Delaware bus payment system, driver shortage complicate strike situation

Betsy Price Education, Headlines

a school bus parked in a field

Bus driver pay is not governed by the state, but is set by individual companies.

While the state of Delaware provides most of the money for school buses, it does not designate pay or benefit packages for drivers.

 That’s left up to the transportation company that hires the drivers and means the Appoquinimink, Christina and VoTech schools hit by a driver strike Thursday cannot step in to solve the disagreement between the drivers and First Student Transportation of Ohio.

 “We really don’t have any control in this situation,” said Matt Burrows, superintendent of education for the Appoquinimink School District.

 The strike occurred as 60 members of Local Teamsters 326 negotiated with First Student Transportation of Ohio for better pay and health care plan, as well as a pension plan in addition to a 401K plan. The company and the drivers had reached agreement on pay, but not on healthcare or a pension when the drivers voted 27-23 to strike.

 The decision led the VoTech schools to turn to virtual classes. Appo had buses running three routes instead of two, meaning some students had to get to schools early and stay much later than normal so everybody could be in class. Delcastle and Hodgson students in Christina were expected to follow their normal schedule whether they could get to school on their own or had to work from home.

 The strike comes as Delaware schools already are having trouble finding enough bus drivers, partly because the current drivers are aging and retiring and no one is stepping up to take their place.

 The Department of Education has asked for bus driver compensation to be raised, and a state Senate Democratic spokesman said he expects the legislature to push for it.

 Districts handle busing differently, Burrow said. Some own their buses and others contract with companies to handle transportation. Some downstate schools contract with individuals who drive buses to supplement their income, Burrows said.

 “The state provides a set hourly driver rate for all contracts, which represents the funding that the state will cover,” according to the Delaware Department of Education. “Contractors, as independendent employers, make decisions around salaries for their privately employed staff.”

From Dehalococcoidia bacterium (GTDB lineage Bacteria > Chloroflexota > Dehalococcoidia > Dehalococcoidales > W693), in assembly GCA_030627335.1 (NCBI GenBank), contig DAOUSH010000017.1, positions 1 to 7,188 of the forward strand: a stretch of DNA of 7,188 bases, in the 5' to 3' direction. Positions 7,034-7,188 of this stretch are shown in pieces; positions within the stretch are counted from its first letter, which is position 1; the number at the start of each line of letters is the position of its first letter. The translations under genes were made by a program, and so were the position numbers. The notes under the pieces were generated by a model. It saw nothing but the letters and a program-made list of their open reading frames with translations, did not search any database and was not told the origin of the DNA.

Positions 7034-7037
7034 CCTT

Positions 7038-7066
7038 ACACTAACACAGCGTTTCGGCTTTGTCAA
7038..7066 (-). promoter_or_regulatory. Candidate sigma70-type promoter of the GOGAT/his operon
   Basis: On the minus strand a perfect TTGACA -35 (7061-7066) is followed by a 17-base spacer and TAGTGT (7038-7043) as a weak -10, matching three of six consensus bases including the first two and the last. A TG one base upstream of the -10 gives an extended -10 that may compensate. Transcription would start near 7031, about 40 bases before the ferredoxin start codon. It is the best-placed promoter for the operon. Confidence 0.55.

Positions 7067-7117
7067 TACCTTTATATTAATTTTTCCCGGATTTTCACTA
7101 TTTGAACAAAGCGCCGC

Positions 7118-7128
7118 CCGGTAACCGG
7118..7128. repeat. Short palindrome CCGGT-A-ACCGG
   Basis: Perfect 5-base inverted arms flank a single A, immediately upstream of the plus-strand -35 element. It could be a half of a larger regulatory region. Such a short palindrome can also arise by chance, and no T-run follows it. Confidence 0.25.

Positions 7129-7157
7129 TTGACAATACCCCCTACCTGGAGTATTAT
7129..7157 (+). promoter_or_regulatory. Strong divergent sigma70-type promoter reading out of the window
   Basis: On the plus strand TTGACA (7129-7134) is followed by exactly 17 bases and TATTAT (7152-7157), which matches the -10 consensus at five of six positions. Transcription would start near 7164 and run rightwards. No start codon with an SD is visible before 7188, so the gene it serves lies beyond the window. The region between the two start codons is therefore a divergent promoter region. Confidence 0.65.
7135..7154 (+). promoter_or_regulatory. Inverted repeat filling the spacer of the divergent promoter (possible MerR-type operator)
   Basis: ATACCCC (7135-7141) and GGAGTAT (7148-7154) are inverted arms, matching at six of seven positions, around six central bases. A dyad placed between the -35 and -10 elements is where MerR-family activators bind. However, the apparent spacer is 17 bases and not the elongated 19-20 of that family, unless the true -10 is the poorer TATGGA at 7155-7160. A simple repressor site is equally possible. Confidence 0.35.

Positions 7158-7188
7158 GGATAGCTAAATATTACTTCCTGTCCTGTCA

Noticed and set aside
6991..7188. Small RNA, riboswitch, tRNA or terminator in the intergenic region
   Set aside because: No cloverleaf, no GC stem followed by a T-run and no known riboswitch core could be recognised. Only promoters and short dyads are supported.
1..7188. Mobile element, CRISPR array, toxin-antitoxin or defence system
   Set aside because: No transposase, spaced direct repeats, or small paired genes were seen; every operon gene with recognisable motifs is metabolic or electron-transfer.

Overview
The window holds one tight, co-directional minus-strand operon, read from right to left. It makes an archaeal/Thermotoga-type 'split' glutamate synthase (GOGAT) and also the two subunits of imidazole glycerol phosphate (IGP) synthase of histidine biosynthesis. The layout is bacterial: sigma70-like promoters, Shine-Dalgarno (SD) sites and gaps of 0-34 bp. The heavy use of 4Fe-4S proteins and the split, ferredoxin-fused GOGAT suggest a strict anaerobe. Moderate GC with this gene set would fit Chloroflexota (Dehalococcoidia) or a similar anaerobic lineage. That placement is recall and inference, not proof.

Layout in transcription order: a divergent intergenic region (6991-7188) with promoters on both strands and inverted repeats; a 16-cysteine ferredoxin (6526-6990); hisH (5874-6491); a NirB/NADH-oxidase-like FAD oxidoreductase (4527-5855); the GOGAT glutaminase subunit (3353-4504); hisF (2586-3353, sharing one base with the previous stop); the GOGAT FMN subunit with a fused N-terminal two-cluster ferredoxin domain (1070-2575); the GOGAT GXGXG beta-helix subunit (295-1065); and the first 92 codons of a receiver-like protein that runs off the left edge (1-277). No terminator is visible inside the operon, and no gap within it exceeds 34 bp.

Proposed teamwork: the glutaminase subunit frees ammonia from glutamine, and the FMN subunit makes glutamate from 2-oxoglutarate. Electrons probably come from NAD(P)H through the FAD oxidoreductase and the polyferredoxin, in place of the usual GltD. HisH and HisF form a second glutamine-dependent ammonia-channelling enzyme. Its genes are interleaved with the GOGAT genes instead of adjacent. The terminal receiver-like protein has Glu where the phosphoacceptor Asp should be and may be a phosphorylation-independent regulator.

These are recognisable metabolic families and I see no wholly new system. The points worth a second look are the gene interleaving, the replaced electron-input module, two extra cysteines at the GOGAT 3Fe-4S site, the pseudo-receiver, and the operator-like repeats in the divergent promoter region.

That means the state and districts don’t know what drivers for contractors are paid.

 However, job search site ZipRecruiter said school bus drivers are paid from $13 to $19 an hour, according to its survey. In comparison, Salary.com said the average city bus driver in Wilmington is $44,101 as of Nov. 29, 2021, but the range falls between $38,601 and $49,401.

 The state provides funding for buses through the state budget.

 Basically, Burrows said, the state bases pay for contracts — which cover equipment, maintenance and driver pay —  on the mileage of a route. The state pays 90% of the cost of a route while the district picks up the other 10%.

 Charter schools are funded as a percentage of the prior year expenditure amount for the vocational district in the county in which the charter is located.

 Burrows said he didn’t know how much the largest or smallest routes pay in Appoquinimink and would have to consult a financial officer to find out.

 There are four school bus contractors in Delaware, he said.

 Routes are not bid on in a traditional sense of several companies making offers and the district accepting the lower cost, Burrows said.

 The district offers a route to a company and that company accepts the route or not.

 The only exception to that is when schools need buses for afterschool activities such as sports or band trips. Then the companies may be asked to bid on the trips.

 Burrows is now sitting on a state committee looking at the issue of bus drivers.

 “We don’t have a lot of contractors in this state,” he said. Many of the drivers are nearing retirement age and there’s no succession plans in place, he said.

 Districts have been having a hard time finding new drivers.

 Appo has been offering a $4,200 annual bonus to new drivers, and each time one person accepts a job, it seems like two others leave, said Lillian Miles, spokeswoman for the Appo system.

 Burrow’s group wants to make the system more profitable for bus drivers and contractors, he said.

 The Delaware Department of Education has requested additional funding for fiscal year 2023, which starts July 1, to increase driver pay up to $20 per hour, the department said in a statement  Thursday.

 “That request is currently under consideration with the Office of Management and Budget,” the department said.

 Democratic leadership jumped into the strike story Thursday on the drivers’ side, saying drivers deserved fair working conditions, affordable health care and the knowledge they will be able to pay their bills after retirement.

 Scott Goss, communications director for the Senate Democrats, said he expected the formula used to determine the funding provided to districts for bus contracts would be examined as a part of the budget process to specifically help address the statewide bus driver shortage.

 

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